The number of COVID-19 cases has been on the downfall for the past few weeks but a recent study suggests that people and health organisations around the world need to be on alert because Omicron subvariant BA.2 can emerge as the most concerning variant to global health. The study found that the highly contagious Omicron variant is on the decline but its subvariant BA.2 is on the rise. Several countries in Asia and Europe have seen a surge in cases related to this sub-variant. The study has been done by the University of Tokyo and it is yet to be peer-reviewed.
At the moment, both subvariants BA.2 and BA.1 are recognised together as Omicron and they are almost indistinguishable. “Based on our findings, we propose that BA.2 should be recognised as a unique variant of concern, and this SARS-CoV-2 variant should be monitored in-depth,” said Kei Sato of the University of Tokyo.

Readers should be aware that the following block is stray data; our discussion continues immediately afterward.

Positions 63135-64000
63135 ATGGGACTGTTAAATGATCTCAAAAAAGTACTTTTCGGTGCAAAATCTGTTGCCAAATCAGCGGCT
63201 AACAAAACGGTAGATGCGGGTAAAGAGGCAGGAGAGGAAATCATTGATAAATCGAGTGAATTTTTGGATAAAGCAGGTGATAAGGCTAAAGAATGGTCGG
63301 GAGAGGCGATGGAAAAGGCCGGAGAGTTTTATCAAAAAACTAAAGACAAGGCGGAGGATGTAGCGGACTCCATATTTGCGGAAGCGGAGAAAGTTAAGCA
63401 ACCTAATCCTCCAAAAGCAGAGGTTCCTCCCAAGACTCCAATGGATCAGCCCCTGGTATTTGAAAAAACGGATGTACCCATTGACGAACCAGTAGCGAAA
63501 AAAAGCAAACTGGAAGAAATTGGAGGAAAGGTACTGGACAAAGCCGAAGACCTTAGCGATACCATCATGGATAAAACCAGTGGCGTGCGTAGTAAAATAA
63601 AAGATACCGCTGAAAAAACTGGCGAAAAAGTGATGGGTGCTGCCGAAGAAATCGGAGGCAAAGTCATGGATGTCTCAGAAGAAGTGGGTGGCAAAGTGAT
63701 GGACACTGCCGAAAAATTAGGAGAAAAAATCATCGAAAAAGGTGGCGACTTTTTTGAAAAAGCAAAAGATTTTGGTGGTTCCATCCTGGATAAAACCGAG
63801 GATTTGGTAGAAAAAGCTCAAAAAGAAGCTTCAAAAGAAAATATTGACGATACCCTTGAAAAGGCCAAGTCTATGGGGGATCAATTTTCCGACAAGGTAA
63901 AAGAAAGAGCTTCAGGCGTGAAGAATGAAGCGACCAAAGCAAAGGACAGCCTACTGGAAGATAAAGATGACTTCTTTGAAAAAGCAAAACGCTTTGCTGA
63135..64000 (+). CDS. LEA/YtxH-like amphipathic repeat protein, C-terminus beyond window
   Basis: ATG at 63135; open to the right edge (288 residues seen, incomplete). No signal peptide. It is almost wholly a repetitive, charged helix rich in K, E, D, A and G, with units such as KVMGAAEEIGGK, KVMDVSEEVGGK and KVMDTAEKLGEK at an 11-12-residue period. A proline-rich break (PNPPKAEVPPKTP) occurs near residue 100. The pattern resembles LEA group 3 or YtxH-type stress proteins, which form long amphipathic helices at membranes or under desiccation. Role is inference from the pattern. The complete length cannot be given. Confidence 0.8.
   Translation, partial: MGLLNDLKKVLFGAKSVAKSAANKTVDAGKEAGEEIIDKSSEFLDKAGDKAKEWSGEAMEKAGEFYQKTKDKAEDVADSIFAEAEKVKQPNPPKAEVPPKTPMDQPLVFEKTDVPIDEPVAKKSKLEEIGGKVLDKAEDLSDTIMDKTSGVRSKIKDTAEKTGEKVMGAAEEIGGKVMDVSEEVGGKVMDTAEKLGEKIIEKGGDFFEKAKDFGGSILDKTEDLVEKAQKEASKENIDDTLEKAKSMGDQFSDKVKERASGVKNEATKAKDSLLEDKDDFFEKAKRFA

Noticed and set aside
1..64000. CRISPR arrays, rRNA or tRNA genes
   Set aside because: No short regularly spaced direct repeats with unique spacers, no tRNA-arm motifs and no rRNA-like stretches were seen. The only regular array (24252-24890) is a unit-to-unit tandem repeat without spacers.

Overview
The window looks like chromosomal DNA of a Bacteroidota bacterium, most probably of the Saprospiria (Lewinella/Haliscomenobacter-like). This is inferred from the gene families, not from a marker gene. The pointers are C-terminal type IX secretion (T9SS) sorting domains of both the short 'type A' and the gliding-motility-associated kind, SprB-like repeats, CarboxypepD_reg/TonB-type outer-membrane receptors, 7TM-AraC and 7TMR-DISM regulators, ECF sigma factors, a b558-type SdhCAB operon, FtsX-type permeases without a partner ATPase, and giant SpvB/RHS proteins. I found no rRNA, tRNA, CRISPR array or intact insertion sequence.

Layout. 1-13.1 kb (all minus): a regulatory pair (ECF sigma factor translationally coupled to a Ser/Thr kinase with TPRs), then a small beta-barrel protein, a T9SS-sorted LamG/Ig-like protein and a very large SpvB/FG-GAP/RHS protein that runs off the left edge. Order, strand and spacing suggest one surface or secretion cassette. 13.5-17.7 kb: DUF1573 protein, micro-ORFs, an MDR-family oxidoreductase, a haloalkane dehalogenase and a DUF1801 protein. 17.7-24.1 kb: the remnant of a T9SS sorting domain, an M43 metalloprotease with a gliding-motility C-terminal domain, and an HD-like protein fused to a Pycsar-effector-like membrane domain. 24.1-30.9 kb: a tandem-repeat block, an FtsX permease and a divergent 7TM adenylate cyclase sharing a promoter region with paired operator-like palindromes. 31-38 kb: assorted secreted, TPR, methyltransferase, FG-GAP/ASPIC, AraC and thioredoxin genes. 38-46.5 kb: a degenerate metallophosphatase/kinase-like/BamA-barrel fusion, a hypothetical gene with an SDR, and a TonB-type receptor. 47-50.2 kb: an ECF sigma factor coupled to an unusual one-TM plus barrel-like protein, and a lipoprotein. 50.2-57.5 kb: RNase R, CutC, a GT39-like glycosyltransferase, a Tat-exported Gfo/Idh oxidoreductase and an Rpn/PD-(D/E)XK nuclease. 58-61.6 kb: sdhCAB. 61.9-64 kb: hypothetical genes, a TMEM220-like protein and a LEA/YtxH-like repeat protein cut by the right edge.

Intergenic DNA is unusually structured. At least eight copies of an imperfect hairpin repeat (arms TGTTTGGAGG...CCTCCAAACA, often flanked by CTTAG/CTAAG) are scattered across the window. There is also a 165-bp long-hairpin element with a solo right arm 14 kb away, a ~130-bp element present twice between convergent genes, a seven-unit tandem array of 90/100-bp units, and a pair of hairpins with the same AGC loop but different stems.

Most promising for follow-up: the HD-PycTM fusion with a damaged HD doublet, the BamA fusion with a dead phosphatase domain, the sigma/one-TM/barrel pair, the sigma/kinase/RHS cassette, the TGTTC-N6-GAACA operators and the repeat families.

In a related development, Eric Feigl-Ding, a Harvard-trained epidemiologist, recently said that the Omicron subvariant BA.2 is ‘seriously bad news.’ The remarks and study come at a time when several countries have lifted COVID-19 related restrictions considering the decline in the number of cases.
Eric Feigl-Ding expressed concern over it and said that 90 per cent of cases in Denmark are related to subvariant and this suggests a significant health impact. “Even the World Health Organisation is getting very concerned about BA.2 variant outcompeting and displacing old Omicron,” he tweeted.
Meanwhile, the World Health Organization has issued a statement stating that available data suggest that the BA.2 sublineage should continue to be considered a variant of concern and that it should remain classified as Omicron.
WHO’s Technical Advisory Group on SARS-CoV-2 Virus Evolution (TAG-VE) emphasized that BA.2 should continue to be monitored as a distinct sublineage of Omicron by public health authorities.